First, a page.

I have blogged a few times about the use of essential oils in psychotherapy practice and I would like to add to the conversation.
I have recently received inquiries from mental health practitioners inquiring about how to add aromatherapy or the use of essential oils to their practice so I want to add a few pointers here.
First, let me be clear that I no longer practice psychotherapy. A few years ago I began the migration from psychotherapist to wellness coach and along the way I found essential oils. One of the reasons I ultimately decided to stop practicing psychotherapy is that I have found the license to practice to be, well, frankly- restrictive of my ability to help people- to be of service. Another reason is that I have simply made the mind shift from working in a pathology and diagnosis-driven profession to working within a profession and that embraces transformation through more holistic approaches to healing. The traditional allopathic medicine and disease model has simply stopped serving me. This has become a personal choice. I still support the mental health profession and I continue to offer online training to mental health professionals across the globe. I just embrace a different perspective on mental health and wellness now. I do reach out to traditional medical professionals as needed. There is a place at the table- even my personal table- but professionally, working within the treatment model is just not what I do anymore.
I use Young Living Essential Oils and I assist others who want to become members and add essential oils to their holistic lifestyle or begin a holistic lifestyle change. And because Young Living is a network marketing business, I receive a “thank you check” when I sponsor new Young Living members. I also support members who decide they want to become a ‘business builder” with Young Living. So of course, I have had mental health professionals approach me about the ethical boundaries and the income possibilities around adding essential oils to their menu of services.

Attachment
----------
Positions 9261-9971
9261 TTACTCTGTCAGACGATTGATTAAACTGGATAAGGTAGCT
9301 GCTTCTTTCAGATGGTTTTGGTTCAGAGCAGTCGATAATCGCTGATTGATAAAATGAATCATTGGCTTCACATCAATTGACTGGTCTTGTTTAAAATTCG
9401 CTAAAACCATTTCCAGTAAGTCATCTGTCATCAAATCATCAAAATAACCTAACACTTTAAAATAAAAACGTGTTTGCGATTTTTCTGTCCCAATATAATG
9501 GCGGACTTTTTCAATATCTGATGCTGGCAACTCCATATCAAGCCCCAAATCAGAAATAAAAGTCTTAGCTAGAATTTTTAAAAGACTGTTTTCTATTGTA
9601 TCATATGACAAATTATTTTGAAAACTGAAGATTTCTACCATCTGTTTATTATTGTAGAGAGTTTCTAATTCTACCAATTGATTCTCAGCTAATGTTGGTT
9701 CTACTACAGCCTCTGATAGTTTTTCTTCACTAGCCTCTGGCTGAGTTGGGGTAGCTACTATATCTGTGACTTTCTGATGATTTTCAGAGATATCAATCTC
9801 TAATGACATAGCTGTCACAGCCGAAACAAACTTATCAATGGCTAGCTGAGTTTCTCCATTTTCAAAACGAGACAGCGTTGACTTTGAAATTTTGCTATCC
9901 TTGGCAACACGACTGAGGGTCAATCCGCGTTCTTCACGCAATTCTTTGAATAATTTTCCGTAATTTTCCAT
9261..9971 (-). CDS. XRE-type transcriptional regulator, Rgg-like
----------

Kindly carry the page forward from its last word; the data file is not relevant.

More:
If you are a mental health professional, signing up your client as a member of any network marketing company is unethical.
We already have ethical codes that address selling directly to clients and even those codes that allow for the sale of merchandise from books you may have written to affiliate links on your website, full disclosure must be made about any benefit you gain from the sale. And at the end of the day, you must assure that no harm has been done to your client. But when you sign a client up as your customer or a team member within a network marketing company that you represent, they are placed “under” you in what is called a downline. You receive commissions from your immediate downline and your downline’s downline and so forth. Said differently, they become part of your immediate and extended network marketing family along with all the props that go with that- social media groups, local meetings, national conventions, training classes and more. The mingling can get a bit muddled.
So if you are a mental health professional seeking an extra stream of revenue with a network marketing company such as Young Living, those efforts need to be completely separate from your therapy practice. You can use essential oils with your clients in therapeutic ways, but if they want to purchase the oils, you must refer out. And even that can get tricky.
Essential Oil Referrals
If you are a therapist, of course I am available to sponsor your membership in Young Living. That’s the easy and obvious part. And where essential oils are concerned, I will keep you on the “straight and narrow” with your ethical boundaries and professional development.
In my opinion, even if you are not selling essential oils to your clients, you should not be solicitous about any particular brand. If your client asks about Young Living, explain why you cannot sponsor their membership. I recommend finding a Leader in Young Living to refer a client to but. only if they ask.
Find someone who is not in your Young Living family tree- not your upline, your downline or your crossline. In that way there is no monetary benefit to you for making the referral. In fact, choose a Diamond leader or above that you don’t even know.
You may have heard that you can simply send your client directly to the Young Living website where they can become a member and be assigned a sponsor. You can do that, but they may still end up in your Young Living family or even directly in your downline.
So if you want to keep the boundaries clean you can make a referral to a person that will offer amazing essential oils support and not pose a conflict of interest. Of course, I recommend you explain to your client or former client why you are doing so.
Related Posts of Interest
I am offering additional links here that may be of interest:
Intuitive Aromatherapy Specialist Certificate
If you are a mental health practitioner or other healing arts provider consider my course in Intuitive Aromatherapy! Click here to find out more.